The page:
St. George’s Night uprising and ‘help’ from Sweden

We do not know how the haggling over Estonia would have turned out in a peaceful situation. We do know that the oppressed Estonian peasants started an uprising in 1343 and it was brutally put down by the Order. The Livonian Order took control of all the major Danish strongholds in the Duchy of Estonia: Tallinn and Rakvere in 1343 and Narva in 1345.

The Emperor’s plan to place Estonia under the Order’s rule was beginning to materialise. The fact that this was not only in the interests of the Emperor but also of the Order is blatantly obvious. But there is another angle to this story, namely – who was the Order acting against? The information recorded by Hoeneke, corroborated by the inhabitants of Tallinn, seems to be truthful – authority was transferred to the Order in the face of the looming threat from Sweden. The statement from a German who changed sides and joined the Estonians also confirms that the Swedes had wanted to gain control of Tallinn for quite some time. And indeed, troops of the Viipuri and Turku bailiffs (i.e. Swedish troops) arrived in Tallinn immediately after the Sõjamäe battle on 18-19 May 1343.

Their arrival is usually explained by the fact that Estonians asked Turku bailiff to send help. But let us think. The uprising started on the night of 23 April. Padise monastery and dozens of manors were burnt down, Germans were killed, Estonians gathered, advanced to Tallinn and surrounded the town. Only after they had reached Tallinn, messengers were sent to Finland. The previous activities had to have taken several days; therefore, we can reasonably assume that the messengers started for Turku not earlier than in the end of April or beginning of May. Estonians did not have any large ships at their disposal at the time, any vessels owned by Estonian skippers were, as a rule, sailboats for sailing in coastal waters. The journey from Tallinn to Turku, at that time and on such a craft, had to take at least a week. Viipuri was even farther away, provided that messengers were sent there at all.

Taking care of affairs in Finland would also have taken some time. How did the men who had come from the woods across the sea get an audience with the Finnish vice-regent, i.e. the man next in the line of power after the King of Sweden? And even if they got an audience, it would have taken time to conduct negotiations, persuade, explain and, finally, return to Tallinn. The messengers had returned by 14 May, the date of the battle of Sõjamäe, at the latest, because a German who had defected to the side of Estonians and was captured by the Master of the Order already knew the exact date of the arrival of the bailiff of Turku. The bailiff, in the meanwhile, had to gather his warriors, find ships to transport them in and sail to Tallinn. And he had to co-ordinate his activities with the bailiff of Viipuri on the other side of Finland. It seems highly doubtful that all this was accomplished in such a short time. Therefore, it might be assumed that Estonians had established some sort of contacts with Sweden earlier, prior to the beginning of the uprising.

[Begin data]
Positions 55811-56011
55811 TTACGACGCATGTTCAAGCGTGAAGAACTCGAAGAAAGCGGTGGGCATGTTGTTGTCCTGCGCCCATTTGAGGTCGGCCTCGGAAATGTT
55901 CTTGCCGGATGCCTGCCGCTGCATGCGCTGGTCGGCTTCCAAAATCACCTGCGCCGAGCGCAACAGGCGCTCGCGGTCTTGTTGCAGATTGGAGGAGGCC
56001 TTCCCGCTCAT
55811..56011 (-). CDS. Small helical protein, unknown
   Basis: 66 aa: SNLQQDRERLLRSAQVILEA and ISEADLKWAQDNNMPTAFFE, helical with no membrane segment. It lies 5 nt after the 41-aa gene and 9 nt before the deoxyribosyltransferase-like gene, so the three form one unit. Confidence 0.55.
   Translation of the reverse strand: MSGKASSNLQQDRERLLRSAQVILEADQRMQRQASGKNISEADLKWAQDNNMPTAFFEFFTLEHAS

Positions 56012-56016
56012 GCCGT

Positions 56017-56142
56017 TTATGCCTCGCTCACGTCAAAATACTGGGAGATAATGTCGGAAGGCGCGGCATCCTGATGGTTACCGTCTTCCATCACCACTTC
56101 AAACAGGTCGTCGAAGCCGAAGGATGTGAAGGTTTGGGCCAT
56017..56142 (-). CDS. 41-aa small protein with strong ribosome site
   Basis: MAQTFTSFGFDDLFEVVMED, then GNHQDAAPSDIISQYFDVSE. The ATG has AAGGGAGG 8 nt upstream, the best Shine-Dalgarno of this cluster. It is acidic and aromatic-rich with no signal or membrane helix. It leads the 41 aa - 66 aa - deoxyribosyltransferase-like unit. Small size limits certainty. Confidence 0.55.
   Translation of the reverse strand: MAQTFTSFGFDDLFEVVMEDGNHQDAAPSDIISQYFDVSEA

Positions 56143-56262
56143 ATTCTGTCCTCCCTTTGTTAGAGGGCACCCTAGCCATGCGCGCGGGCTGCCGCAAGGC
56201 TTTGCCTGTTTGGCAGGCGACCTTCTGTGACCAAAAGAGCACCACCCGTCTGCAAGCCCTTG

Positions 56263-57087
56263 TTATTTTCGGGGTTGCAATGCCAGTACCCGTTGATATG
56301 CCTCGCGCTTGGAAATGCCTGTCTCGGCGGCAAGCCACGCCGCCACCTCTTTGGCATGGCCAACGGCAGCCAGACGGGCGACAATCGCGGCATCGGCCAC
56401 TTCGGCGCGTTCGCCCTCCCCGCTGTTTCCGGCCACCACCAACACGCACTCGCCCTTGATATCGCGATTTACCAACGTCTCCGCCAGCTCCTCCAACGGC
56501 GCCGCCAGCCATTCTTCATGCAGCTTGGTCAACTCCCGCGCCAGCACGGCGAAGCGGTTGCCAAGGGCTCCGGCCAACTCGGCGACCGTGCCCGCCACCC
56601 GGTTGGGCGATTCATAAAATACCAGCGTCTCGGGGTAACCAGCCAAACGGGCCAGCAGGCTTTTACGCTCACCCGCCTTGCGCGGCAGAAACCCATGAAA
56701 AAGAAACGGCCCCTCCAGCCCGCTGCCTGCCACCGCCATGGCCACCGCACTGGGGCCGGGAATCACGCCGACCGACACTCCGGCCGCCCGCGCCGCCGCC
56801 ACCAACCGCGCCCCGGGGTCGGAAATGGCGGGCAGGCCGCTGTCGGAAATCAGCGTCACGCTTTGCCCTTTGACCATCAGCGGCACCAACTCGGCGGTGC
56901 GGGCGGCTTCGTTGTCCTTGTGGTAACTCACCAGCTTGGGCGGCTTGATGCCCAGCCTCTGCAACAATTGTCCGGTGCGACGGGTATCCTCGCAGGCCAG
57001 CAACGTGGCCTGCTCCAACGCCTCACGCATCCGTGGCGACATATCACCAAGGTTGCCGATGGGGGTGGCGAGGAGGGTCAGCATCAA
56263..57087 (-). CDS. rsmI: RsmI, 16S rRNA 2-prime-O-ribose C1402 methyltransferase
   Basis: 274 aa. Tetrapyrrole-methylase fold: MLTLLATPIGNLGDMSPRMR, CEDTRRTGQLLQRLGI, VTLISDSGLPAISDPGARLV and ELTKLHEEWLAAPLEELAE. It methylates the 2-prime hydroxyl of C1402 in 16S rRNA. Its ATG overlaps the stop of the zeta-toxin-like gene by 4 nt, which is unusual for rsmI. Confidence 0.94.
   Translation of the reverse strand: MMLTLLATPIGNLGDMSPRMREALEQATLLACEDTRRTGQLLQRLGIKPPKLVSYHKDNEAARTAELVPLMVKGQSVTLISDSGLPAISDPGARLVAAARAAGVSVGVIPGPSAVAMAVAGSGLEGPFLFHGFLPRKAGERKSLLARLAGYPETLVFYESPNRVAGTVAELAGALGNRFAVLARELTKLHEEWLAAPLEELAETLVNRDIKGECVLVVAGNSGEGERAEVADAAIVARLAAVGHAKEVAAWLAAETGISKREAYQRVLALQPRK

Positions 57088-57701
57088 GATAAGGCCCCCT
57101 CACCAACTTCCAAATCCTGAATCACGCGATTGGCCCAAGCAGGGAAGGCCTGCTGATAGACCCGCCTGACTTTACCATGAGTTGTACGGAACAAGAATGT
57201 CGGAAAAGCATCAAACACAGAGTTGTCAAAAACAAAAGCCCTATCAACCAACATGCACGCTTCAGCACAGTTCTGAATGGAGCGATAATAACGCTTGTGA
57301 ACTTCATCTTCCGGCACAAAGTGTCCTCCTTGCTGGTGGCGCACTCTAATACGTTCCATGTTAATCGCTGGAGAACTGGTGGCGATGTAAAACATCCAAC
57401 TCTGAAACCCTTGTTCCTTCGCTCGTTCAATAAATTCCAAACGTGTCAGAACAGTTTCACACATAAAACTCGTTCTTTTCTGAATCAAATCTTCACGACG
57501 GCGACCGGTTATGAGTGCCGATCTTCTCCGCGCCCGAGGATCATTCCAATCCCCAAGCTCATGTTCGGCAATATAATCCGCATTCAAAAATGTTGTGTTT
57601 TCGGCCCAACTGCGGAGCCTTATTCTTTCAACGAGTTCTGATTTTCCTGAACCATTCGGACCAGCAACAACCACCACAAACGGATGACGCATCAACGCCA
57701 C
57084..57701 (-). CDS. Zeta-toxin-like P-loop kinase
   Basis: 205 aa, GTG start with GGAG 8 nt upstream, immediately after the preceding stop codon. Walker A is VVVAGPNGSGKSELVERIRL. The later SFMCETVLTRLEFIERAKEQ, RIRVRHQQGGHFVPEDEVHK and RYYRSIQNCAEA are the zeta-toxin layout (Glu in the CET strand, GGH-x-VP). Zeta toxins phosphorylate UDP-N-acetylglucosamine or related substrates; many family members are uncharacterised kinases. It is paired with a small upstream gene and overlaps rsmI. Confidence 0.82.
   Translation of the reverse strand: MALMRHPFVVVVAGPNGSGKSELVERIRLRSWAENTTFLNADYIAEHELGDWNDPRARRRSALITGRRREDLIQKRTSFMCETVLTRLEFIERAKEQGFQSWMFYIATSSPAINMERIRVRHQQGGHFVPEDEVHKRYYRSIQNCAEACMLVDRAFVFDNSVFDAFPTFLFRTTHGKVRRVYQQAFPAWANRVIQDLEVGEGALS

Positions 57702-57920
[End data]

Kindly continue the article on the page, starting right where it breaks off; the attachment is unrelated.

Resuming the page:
Or maybe the Swedes had seized the initiative? Denmark and Sweden were at war at the time and, according to Dan Nicklisson, the bailiff of Turku, the task of Swedish troops in Estonia had been to avenge the arrogance of the Danish king. But they were a little late. The rebellious forces were crushed in the battle of Sõjamäe. By fast and decisive action, the Order had gained control of the Duchy of Estonia and prevented a Swedish invasion. The Swedes had no choice but to agree to a one-year truce with the Danish royal counsellors and the inhabitants of Tallinn and Estonia on 21 May. The final peace agreement between Magnus, the King of Sweden, and the Danish representatives was probably sealed in September 1344.

But if there was a peace agreement, it had to have been preceded by hostilities. And what else was the abovementioned assertion of Dan Nicklisson but an official declaration of war on Danish Estonia on the part of a representative of Magnus Eriksson? But such an event could not have been initiated by rebelling peasants in a strange land. Therefore, we can speak about co-operation of Estonians and Swedes in 1343 with the objective of conquering Tallinn, although this was not an isolated assistance expedition by the Finnish bailiffs but a pre-determined move in the wider context of Swedish policy directed against Denmark and Estonia.

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